London markets shrugged off an alarming near 30-year high inflation print yesterday, held higher by mining stocks surging.
The capital’s premier FTSE 100 index closed up 0.35 per cent at 7,589.66 points, while the domestically-focused FTSE 250 index, which is more aligned to the health of the UK economy, added 0.01 per cent to reach 22,655.02 points.
Figures published by the Office for National Statistics showed UK inflation is running at a near 30-year high, scaling to 5.4 per cent last month, up from 5.1 per cent in November.
Fears that the world’s top central banks will launch a rapid rate hike cycle this year to dampen inflation has weighed heavily on London markets in recent days.
Some experts in the City expect the Bank of England to hike interest rates four times this year, taking borrowing cost to 1.25 per cent, the highest level since February 2009.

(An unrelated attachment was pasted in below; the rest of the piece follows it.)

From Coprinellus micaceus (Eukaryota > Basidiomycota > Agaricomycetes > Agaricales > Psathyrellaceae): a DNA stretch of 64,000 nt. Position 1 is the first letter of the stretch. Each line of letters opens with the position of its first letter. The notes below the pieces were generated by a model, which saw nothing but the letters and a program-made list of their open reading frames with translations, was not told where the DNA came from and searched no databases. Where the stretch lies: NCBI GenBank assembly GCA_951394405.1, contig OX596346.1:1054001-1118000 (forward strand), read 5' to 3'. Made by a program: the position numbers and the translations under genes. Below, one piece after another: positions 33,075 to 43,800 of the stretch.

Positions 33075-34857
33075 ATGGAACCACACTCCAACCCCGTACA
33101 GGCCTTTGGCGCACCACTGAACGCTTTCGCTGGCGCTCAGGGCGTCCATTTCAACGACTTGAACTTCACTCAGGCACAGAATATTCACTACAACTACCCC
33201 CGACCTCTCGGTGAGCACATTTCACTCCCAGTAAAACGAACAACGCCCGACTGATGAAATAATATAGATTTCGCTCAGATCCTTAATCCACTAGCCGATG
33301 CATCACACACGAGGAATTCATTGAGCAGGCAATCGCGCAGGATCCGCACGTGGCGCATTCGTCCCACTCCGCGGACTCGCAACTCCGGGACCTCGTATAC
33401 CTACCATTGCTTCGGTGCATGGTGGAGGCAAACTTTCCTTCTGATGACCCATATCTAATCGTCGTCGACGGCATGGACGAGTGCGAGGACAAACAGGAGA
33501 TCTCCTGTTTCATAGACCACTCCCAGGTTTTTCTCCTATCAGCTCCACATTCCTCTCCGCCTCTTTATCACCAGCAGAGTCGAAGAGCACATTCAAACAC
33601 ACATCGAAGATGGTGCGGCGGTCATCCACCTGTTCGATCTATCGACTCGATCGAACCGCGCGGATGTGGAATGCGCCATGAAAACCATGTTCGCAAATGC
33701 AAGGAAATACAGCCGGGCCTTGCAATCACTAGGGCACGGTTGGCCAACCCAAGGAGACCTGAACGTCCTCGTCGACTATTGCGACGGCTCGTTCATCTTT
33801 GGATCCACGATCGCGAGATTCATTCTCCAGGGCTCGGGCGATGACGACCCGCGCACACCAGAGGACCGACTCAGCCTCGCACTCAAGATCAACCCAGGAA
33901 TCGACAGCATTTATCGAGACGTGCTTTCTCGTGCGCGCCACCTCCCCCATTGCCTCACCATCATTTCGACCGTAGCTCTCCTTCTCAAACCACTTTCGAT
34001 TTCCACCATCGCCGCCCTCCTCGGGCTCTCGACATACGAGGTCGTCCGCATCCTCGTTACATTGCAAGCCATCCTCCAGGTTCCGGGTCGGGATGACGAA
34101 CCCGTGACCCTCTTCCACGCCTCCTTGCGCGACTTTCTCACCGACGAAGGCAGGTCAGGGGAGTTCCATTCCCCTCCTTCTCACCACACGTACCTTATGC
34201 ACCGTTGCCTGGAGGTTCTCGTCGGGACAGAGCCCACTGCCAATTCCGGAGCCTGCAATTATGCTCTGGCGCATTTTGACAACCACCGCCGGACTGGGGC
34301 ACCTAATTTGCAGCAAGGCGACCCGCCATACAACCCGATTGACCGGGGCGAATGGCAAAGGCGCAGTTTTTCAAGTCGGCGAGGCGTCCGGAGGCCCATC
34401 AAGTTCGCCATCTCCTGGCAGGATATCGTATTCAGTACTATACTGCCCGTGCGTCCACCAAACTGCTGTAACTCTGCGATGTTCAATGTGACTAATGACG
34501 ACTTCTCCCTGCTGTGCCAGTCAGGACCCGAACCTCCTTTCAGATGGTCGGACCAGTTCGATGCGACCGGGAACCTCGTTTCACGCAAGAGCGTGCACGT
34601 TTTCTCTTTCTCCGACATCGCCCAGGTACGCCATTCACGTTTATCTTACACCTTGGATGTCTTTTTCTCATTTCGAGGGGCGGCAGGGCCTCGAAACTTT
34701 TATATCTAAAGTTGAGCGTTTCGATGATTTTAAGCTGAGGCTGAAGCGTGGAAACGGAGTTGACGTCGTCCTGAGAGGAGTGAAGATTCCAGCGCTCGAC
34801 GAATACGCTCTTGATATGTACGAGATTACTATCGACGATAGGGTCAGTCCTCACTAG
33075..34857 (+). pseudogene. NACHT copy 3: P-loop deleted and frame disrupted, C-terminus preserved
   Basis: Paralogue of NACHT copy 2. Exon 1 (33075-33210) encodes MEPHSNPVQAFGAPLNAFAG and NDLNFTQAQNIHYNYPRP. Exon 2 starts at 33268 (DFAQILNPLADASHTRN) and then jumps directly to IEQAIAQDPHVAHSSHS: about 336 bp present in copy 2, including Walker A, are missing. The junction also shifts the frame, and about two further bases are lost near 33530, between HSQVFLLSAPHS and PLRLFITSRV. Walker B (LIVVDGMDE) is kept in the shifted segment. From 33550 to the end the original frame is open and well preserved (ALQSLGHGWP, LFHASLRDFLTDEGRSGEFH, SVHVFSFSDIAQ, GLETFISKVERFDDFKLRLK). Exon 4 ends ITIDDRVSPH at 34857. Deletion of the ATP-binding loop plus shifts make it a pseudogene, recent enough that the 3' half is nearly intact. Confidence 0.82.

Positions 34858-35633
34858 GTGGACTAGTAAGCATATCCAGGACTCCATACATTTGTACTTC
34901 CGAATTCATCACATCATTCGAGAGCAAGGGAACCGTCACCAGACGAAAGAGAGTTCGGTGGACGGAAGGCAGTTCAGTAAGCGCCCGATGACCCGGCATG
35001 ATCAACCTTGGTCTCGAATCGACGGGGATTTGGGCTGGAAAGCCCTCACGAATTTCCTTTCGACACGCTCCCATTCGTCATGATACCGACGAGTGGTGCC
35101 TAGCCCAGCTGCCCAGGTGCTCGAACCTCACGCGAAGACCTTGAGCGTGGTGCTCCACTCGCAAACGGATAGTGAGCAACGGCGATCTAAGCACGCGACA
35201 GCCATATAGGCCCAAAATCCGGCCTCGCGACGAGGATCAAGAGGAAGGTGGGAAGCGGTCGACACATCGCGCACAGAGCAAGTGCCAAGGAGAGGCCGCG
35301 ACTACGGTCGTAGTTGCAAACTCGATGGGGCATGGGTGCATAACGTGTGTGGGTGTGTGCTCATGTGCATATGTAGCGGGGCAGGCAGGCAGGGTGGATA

Markets tend to struggle when rates rise as it improves the attractiveness of fixed income assets and knocks equity valuations.
Investors have been pricing in high inflation for a while now, meaning today’s print did not shock markets.
Russ Mould, investment director at AJ Bell, said: “While UK inflation has hit a 30-year high at 5.4 per cent, this is only marginally ahead of expectations, and certainly shouldn’t shock the markets. Indeed, the FTSE 100 and FTSE 250 indices barely budged on the news.”
Miners led the day’s gains on the FTSE 100, with the Polymetal the best performer, surging 7.59 per cent, followed closely by Fresnillo, closing up 4.9 per cent
Publisher Pearson was among the top stocks, climbing 4.36 per cent after it hiked profit forecasts.
The pound gained ground on the dollar, strengthening 0.21 per cent to buy $1.3622.